Photo-crosslinked hyaluronic acid nanoparticles with improved stability for invivo tumor-targeted drug delivery

Hong Yeol Yoon, Heebeom Koo, Ki Young Choi, Ick Chan Kwon, Kuiwon Choi, Jae Hyung Park, Kwang Meyung Kim

Research output: Contribution to journalArticle

70 Citations (Scopus)

Abstract

One of the major hurdles of the nanoparticles as drug carriers is the unintended burst release of loaded drugs during blood circulation. To surmount this issue, we developed photo-crosslinked hyaluronic acid nanoparticles (c-HANPs) with improved stability for tumor-targeted drug delivery. They were readily prepared via UV-triggered chemical crosslinking with the acrylate groups in the polymer backbone. The size of c-HANPs was not much different from that of uncrosslinked HANPs. However, c-HANPs exhibited significantly high stability in a physiological buffer and released the loaded drug, paclitaxel (PTX), in a sustained manner. It is noteworthy that the drug release rate from c-HANPs remarkably increased in the presence of hyaluronidase, an enzyme abundant at the intracellular compartments of the tumor cells. It was found from invitro cellular uptake tests that c-HANPs were rapidly taken up by the tumor cells via the receptor (CD44)-mediated endocytosis, which was not inhibited by photo-crosslinking. In non-invasive animal imaging results, they showed higher tumor-targeting ability than uncrosslinked HANPs because high stability of c-HANPs enabled their long circulation in the body. Owing to the sustained release of the drug and enhanced tumor-targeting ability, c-HANPs showed higher therapeutic efficacy compared to free PTX and uncrosslinked HANPs. These data implied the promising potential of c-HANP as tumor-targeting drug carriers and demonstrated the remarkable effect of the improved stability upon the biodistribution and therapeutic efficacy of drug-loaded nanoparticles.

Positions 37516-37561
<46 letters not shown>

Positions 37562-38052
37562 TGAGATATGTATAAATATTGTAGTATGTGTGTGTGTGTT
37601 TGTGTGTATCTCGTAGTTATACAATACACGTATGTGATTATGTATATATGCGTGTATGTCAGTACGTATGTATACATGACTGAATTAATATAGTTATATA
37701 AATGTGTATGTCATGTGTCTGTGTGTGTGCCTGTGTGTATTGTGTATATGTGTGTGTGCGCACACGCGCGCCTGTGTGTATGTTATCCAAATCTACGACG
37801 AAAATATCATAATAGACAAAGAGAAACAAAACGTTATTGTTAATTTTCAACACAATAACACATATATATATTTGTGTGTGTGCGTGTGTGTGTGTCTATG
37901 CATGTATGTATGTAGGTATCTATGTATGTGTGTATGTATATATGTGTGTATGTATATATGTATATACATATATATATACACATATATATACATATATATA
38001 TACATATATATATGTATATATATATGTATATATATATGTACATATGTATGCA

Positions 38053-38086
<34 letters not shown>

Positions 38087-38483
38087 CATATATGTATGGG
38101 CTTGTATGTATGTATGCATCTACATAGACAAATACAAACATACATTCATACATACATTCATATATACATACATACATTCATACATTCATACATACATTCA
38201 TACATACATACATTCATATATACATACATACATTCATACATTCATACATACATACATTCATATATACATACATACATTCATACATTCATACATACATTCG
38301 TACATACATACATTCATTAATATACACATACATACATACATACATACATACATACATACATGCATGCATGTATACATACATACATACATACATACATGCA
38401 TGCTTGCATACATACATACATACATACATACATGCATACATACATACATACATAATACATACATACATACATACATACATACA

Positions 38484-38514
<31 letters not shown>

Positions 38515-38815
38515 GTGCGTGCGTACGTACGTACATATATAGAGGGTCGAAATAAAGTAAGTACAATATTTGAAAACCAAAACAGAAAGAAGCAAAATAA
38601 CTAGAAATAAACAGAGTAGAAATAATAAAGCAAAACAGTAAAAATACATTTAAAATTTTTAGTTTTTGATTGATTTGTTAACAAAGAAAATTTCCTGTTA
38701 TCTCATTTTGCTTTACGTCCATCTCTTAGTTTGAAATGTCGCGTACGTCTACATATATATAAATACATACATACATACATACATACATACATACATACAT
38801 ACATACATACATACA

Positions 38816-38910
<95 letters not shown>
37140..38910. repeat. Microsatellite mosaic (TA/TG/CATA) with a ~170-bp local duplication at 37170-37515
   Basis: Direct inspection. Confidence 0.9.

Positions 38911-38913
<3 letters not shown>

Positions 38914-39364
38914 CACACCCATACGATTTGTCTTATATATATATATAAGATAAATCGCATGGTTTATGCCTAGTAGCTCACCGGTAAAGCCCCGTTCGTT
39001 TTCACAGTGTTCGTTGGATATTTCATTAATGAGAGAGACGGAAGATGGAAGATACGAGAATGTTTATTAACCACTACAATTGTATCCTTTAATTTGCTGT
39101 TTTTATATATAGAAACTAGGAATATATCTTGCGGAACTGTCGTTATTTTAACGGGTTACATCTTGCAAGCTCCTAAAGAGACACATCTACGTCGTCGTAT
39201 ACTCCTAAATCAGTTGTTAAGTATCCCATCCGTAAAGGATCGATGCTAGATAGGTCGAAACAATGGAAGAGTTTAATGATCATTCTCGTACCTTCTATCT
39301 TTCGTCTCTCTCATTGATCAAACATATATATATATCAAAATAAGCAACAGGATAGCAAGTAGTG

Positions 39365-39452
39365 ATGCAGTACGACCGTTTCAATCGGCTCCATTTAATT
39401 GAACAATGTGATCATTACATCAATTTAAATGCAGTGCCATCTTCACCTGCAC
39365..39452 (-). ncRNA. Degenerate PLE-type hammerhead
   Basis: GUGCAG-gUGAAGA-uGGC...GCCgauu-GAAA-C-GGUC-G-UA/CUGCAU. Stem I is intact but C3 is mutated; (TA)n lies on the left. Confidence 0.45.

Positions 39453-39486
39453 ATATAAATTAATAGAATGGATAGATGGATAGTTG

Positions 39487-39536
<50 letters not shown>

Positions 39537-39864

Original languageEnglish
Pages (from-to)5273-5280
Number of pages8
JournalBiomaterials
Volume34
Issue number21
DOIs
Publication statusPublished - 2013 Jul 1

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Keywords

  • Crosslinking
  • Drug delivery
  • Hyaluronic acid
  • Polymeric nanoparticle
  • Stability

ASJC Scopus subject areas

  • Biomaterials
  • Bioengineering
  • Ceramics and Composites
  • Mechanics of Materials
  • Biophysics

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